Thursday, May 28, 2009

Evangelisation by Theophany


I was chatting to a man yesterday who began seriously thinking about becoming a Catholic after watching the funeral of Pope John Paul II. I remember as a child seeing television footage of the opening of the Vatican II and the funeral of Pope John, it was the first time I became aware of the Catholic Church. For him, for me, even as a child, these events spoke of the universality of the Catholic Church.

I am fascinated by how evangelisation takes place. Bede seems to indicate that one of significant events in the evangelising of the people of Kent was Augustine’s procession of singing monks from Ebbsfleet to what is now called Canterbury, carrying the icon of Christ on high. The story of the conversion of Russia, the ambassadors witnessing the liturgy at ‘Agia Sophia, “not knowing whether we on earth in heaven” has parallels. The early Jesuits used boats travelling up the Amazon filled with oboes flutes and violins with a picture of Christ or the Mother of God fixed in the prow to excite wonder in the Amerindians. In the Gospel of John Jesus “awakens faith” in the Jews by signs and wonders, he works a miracle and they are amazed, and their amazement leads to a desire to listen.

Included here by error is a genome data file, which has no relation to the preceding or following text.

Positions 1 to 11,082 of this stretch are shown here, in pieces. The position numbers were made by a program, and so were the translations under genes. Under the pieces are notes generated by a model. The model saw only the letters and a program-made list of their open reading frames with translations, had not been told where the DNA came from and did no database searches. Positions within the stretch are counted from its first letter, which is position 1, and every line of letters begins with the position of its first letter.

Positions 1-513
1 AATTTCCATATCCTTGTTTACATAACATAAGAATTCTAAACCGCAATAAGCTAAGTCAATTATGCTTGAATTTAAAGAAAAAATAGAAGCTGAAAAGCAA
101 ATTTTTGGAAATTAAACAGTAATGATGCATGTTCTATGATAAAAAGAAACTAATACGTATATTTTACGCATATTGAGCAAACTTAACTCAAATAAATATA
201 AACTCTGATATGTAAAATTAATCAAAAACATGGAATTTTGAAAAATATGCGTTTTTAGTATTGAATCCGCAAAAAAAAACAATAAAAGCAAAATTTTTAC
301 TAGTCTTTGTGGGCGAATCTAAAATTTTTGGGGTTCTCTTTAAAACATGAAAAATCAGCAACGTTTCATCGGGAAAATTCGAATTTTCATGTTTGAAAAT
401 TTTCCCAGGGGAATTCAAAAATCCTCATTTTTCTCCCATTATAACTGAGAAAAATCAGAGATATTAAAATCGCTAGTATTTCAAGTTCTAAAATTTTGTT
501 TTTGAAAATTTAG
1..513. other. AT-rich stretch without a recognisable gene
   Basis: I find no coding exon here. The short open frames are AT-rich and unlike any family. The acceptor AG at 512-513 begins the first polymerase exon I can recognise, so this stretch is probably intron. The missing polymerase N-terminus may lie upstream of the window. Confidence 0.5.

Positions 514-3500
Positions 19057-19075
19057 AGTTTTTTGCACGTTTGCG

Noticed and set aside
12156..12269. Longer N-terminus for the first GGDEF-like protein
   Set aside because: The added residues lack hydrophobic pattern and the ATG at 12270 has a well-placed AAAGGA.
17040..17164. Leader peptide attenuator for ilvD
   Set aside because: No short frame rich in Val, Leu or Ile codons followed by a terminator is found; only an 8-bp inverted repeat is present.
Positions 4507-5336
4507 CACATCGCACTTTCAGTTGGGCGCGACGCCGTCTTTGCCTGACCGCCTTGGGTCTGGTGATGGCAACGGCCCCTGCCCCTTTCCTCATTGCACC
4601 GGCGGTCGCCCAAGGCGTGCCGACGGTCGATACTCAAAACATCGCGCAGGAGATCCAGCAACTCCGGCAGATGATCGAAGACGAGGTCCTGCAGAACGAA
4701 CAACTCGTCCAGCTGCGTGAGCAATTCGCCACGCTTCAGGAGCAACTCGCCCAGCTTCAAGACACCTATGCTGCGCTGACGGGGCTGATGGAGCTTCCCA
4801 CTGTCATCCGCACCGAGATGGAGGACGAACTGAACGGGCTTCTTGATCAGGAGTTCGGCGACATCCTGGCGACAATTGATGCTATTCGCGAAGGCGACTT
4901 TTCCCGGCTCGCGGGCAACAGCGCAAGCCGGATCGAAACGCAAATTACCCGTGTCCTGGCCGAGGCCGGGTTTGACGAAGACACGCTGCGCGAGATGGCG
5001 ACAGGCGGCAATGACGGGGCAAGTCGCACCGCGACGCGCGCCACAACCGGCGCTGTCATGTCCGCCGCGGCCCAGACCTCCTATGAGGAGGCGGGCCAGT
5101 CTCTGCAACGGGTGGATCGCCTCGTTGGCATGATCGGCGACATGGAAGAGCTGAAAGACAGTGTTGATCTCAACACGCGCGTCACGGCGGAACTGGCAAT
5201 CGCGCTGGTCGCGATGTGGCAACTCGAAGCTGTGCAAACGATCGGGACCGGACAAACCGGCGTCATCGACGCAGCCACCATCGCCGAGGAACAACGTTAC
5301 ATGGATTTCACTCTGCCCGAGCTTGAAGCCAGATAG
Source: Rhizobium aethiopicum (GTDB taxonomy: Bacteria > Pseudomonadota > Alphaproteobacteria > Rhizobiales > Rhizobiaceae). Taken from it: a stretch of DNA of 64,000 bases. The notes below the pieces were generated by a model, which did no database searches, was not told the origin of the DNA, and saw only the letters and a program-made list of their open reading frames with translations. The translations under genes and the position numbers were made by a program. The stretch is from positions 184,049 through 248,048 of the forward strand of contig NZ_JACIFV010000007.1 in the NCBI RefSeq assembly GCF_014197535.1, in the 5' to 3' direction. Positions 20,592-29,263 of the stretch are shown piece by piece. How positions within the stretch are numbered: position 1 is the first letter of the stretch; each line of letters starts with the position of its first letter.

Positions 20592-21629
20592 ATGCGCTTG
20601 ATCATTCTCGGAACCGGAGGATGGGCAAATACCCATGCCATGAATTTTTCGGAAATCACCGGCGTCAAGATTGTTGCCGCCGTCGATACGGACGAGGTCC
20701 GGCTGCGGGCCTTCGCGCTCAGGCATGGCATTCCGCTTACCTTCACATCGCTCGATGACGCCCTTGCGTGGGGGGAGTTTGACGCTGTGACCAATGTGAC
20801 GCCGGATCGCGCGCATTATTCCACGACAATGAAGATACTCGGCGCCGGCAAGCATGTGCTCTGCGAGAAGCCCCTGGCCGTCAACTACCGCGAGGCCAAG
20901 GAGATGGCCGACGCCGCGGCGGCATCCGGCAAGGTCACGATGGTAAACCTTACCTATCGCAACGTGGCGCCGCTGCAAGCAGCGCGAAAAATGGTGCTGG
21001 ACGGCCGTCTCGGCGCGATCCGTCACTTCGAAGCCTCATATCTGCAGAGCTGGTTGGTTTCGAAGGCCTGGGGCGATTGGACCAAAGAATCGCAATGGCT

A few years ago I had some correspondence with someone who had given a sizeable donation to equip a floating chapel which sailed down the Dnieper stopping of at settlement for a few days or so, they had a procession, gave two or three talks on the faith, celebrated the liturgy baptising, confessing and communicating those who wanted the sacraments, gave a few icons and pamphlets and moved on, returning possibly the following year or even later. The Orthodox would perhaps explain it as Evangelisation by Theophany. It seems to be more or less the model adopted by St Francis Xavier or those recusant priests of penal times. It seems to have been what the Wesleys did, leaving people with a few songs rather than a medal or two.

Nowadays the process of initiation is really supposed to take three years following the cycle of readings from the Lectionary, often this shortened to a mere year. It is supposed to be accompanied by the various Rites of Christian Initiation, Exorcisms, Giving of the Creed, Inscribing of the Names of the Catechumens, Anointings and Scrutinies. I am tempted to follow this liturgical path but then I think of the Ethiopian, who met Philip who explained Isaiah to him baptised him and left.

5 comments:

gemoftheocean said...

Don't forget the nun who smiled at you. :-D Let me know when you need an amanuensis. [Why on earth is the RCIA process so jacked around? They couldn't leave well enough alone before?]

Laurence England said...

Let's do it in Brighton!

Can't do any harm...as far as I know, 9/10ths of the choir are unemployed anyway.

bernadette said...

I often why it was that lots were drawn to choose Matthias and Barnabas but today it takes seven years. And that's if you get through the selection process.

Henry said...

Do the red, read the black and leave the rest to the Lord.

I came into the church because someone did just that.

johnf said...

I dont think the early Church would have ever got off the ground if they had had RCIA